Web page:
“The ISMP Course Correction will go a long way towards ensuring alignment with the Province’s Living Water Smart and Green Communities initiatives. Together, they provide a comprehensive policy framework for aligning efforts at three scales – provincial, regional and municipal – to do business differently and prepare communities for change. This is a critically important message for practitioners in the local government setting! The Partnership is helping the Province implement Living Water Smart and Green Communities.”
Framework for a Balanced and Holistic Plan
According to Kim Stephens, the course on the ISMP Course Correction will guide participants through a 4-stage process for developing a balanced and holistic Rainwater Management Plan that is truly integrated:
- Stage 1 – “What Do We Have?”
- Stage 2 – “What Do We Want?”
- Stage 3 – “How Do We Put This Into Action?”
- Stage 4 – “How Do We Stay On Target?”
“Participants will learn how they can draw on in-house resources, adapt the City of Surrey’s ISMP framework, apply the Bowker Creek approach (in the Capital Region) to watershed team-building, and embed the vision for a Watershed Landscape Restoration Strategy in land use planning processes,” he reports.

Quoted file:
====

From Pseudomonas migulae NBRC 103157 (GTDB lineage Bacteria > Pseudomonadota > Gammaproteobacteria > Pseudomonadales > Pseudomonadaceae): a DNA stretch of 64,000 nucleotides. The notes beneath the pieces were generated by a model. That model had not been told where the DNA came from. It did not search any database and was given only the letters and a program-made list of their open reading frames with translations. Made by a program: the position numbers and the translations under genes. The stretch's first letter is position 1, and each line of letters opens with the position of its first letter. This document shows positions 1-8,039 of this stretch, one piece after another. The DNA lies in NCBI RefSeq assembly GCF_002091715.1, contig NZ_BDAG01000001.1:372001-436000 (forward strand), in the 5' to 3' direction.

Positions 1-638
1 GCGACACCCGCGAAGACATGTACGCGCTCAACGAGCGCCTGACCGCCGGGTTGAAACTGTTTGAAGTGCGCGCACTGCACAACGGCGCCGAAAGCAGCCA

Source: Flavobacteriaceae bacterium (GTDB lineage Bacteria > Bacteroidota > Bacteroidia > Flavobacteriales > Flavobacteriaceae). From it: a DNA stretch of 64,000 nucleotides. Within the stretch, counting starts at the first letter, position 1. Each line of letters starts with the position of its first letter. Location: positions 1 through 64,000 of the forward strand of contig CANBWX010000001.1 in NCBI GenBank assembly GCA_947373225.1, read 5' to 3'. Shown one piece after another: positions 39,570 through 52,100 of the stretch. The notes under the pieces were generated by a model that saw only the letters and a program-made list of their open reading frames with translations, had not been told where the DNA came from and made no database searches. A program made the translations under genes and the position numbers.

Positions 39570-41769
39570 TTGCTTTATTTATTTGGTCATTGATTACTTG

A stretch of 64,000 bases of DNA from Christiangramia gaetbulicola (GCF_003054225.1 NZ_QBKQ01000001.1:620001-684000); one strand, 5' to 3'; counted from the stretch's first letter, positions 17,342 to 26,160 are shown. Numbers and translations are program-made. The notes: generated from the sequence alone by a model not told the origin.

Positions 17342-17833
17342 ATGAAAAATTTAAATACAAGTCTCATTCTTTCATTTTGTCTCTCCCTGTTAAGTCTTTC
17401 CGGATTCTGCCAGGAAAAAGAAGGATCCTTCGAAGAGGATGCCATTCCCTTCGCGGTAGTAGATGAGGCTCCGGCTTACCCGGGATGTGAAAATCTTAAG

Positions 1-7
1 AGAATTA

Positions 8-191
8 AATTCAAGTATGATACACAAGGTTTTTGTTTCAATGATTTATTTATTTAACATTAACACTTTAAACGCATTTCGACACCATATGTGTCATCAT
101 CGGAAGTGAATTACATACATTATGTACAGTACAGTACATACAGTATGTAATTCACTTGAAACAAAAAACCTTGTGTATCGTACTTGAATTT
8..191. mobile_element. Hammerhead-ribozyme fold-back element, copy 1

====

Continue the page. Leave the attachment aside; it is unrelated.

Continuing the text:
Desired Outcome: A New Watershed
“The ISMP Course Correction is about a paradigm-shift. A landscape-based rainwater management plan is a potentially powerful tool. It can influence other municipal processes for the better. It can generate the blueprint for truly integrated and coordinated action at a watershed scale.”
“Simply put, we are talking about creating a new watershed. This is the reason we have created a branding graphic to contrast a conventional ISMP approach with a truly integrated approach that provides a clear picture of how local governments can apply land use planning tools to drive the built form,” concludes Kim Stephens.
To Learn More:
During the period November-December 2010, the Water Sustainability Action Plan for British Columbia released a 5-part series about considerations driving a course correction in the way ISMP are undertaken. To access the series, click on Water Bucket publishes excerpts from “Beyond the Guidebook 2010″ about why and how to re-focus ISMPs on outcomes.
In February 2011, release of the Summary Report for ISMP Course Correction Series provided a consolidated reference source to guide those about to embark upon an ISMP process.
The purpose of the 2-day course is to transfer knowledge, develop leadership capacity, and show how to “achieve more with less”. To learn more about the program objectives and learning outcomes, click on Implementation of ISMP Course Correction in Metro Vancouver – Program Overview, or alternatively, click on the image below to download a PDF copy of an explanatory document.
To download a PDF version of this Water Bucket story, click on “ISMP Course Correction” will help Metro Vancouver municipalities fulfil regulatory commitments.
Posted April 2011